Last season, Justin Verlander destroyed all competition in the race for the AL Cy Young, and won the award unanimously after a dominant season. Maybe someone else should have at least gotten one vote, but you really couldn’t argue against Verlander without sounding a little bit silly. He’s looking to repeat in 2012.
Favorites: Justin Verlander, come on down. With the Tigers adding Prince Fielder on offense, they could score enough runs to enable Verlander to win 26 or 27 games. But then there’s the issue of Detroit’s defense, which took a major hit with the shift of Miguel Cabrera to third base and Fielder now taking hold of first. Dan Haren had one of the best years of his career last season, despite a drop in strikeout rate, but is nearly a lock for 200 innings, an ERA around 3.00, and control that would make Greg Maddux blush. Haren’s new teammate, CJ Wilson, became Texas’s staff ace last year en route to being one of the league’s best pitchers. He turned that into a nice contract, and if he continues to improve (despite being 31, his arm has very low mileage right now), he could be the best pitcher in the game.
Last Season’s Favorites: Jered Weaver had his second straight five win season, but thanks to a massive drop in strikeout rate, his 2010 season was actually a little more impressive despite a better win/loss record last year. CC Sabathia has had six straight five win seasons, pretty much the model of consistency, and last year, he finally regained his strikeout touch that he had during his magical 2008 season with the Indians and Brewers. James Shields had his first career season with an ERA under 3.00 last year, and backed it up by throwing 30 more innings than his previous career high.
Rookie Studs: the Rangers replaced Wilson in their rotation with Japanese import Yu Darvish, one of the best pitchers in Japan during his career. Darvish has excelled this spring, and his success could translate to the majors very quickly. The Rays will start the season with the top pitching prospect in baseball, Matt Moore, in their rotation, and he has the potential to win the Cy Young one day, probably one day very soon.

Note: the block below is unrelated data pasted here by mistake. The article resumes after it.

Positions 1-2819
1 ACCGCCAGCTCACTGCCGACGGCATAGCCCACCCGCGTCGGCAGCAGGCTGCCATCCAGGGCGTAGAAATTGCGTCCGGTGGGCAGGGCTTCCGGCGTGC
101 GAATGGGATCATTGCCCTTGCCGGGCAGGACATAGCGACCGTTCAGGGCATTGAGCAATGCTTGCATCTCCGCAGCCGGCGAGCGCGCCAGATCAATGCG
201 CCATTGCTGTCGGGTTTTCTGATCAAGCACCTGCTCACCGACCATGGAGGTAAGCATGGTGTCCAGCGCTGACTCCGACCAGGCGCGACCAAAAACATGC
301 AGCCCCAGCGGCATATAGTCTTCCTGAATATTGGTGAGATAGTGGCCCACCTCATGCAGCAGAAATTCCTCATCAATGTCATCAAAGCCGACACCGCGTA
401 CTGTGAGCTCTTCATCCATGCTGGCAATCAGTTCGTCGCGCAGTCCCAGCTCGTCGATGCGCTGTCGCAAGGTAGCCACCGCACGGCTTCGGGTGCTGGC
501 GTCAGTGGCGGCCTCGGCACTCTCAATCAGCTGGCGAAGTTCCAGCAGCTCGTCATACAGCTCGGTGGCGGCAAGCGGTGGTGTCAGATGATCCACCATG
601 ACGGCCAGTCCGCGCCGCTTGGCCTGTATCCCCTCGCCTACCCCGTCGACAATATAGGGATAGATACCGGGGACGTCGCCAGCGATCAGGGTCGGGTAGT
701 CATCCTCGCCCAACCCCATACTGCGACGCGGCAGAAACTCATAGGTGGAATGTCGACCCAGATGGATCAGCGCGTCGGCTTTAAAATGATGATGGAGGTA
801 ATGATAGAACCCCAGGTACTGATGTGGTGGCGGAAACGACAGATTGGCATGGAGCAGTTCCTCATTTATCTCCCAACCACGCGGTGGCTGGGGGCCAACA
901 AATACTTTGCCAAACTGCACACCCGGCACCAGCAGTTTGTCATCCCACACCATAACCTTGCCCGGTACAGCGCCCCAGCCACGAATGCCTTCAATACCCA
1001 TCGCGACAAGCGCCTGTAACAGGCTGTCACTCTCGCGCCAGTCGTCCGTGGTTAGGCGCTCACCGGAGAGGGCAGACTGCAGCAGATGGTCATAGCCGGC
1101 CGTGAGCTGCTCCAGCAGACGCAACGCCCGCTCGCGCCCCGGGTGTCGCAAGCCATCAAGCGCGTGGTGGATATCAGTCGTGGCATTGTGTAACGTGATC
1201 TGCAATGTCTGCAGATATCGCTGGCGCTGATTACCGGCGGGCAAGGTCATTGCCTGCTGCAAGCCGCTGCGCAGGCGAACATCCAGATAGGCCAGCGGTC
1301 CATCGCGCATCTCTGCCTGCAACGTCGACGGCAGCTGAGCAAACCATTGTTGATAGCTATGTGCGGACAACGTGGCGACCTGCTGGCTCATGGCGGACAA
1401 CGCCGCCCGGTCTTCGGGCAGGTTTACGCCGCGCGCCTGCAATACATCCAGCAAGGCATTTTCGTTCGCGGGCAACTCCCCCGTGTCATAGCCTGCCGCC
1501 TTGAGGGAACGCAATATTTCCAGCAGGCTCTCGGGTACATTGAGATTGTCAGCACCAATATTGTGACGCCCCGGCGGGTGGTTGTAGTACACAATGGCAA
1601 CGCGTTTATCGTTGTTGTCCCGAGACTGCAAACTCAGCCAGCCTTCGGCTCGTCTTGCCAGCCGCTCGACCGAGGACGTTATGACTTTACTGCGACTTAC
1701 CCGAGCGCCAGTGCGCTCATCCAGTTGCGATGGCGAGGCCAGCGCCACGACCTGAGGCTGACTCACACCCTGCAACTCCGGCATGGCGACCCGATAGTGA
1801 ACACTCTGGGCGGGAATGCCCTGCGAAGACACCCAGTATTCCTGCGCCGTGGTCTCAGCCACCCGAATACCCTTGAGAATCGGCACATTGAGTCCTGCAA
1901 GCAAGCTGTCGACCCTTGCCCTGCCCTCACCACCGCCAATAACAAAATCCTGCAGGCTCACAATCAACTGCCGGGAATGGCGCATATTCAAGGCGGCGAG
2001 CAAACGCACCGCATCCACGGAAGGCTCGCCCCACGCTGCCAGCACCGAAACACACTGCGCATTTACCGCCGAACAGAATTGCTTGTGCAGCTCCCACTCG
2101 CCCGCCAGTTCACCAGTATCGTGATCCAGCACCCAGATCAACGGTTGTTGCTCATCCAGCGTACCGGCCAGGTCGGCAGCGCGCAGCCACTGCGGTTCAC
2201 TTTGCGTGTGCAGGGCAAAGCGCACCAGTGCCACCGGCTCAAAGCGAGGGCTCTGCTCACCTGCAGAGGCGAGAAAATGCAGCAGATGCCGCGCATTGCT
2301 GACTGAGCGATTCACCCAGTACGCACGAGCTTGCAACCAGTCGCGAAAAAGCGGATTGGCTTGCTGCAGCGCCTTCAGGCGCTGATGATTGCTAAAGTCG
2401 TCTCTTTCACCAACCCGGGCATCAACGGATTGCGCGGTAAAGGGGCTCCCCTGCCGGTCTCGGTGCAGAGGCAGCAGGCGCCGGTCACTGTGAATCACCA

Thriving in Mediocrity: Felix Hernandez is a former Cy Young winner, and the soon-to-be 26 year old has three straight five win seasons, a career 3.23 ERA, and yet, is just one game above .500 in the last two seasons. Seattle’s awful defense submarined his hopes at repeating as winner last year. Brandon McCarthy is a once hyped pitching prospect who couldn’t latch on with two teams, but became a force last season in Oakland, his third team. Featuring pinpoint control, McCarthy is the next great young A’s pitcher, a title he’ll hold until the team decides they can’t afford him and trades him (likely in the next 12 months). I need to give some love to the criminally underrated Justin Masterson as well, who gets ground balls like it’s no ones business, and prevents runs in bunches from scoring due to that ability.
Other Names to Remember: David Price of the Rays clearly has the talent to win a Cy Young as a former number one overall pick, and his strikeout and walk rates went in the right direction last year. Keep in mind that Price has really only been a full-time starter in the majors for three seasons. Brandon Morrow has monster stuff, and when he isn’t walking guys, he’s one of the best pitchers in the league. Jon Lester took a step back last year during the beer and fried chicken debacle in Boston, but had three straight five win seasons prior to that. He still strikes out a batter an inning, too.
The Verdict: I honestly think the changes that Detroit made this offseason will hurt Verlander, and that his ERA goes up at least half a run. My pick is Haren, just because of how complete of a team the Angels are and how much he’s been overlooked during his career.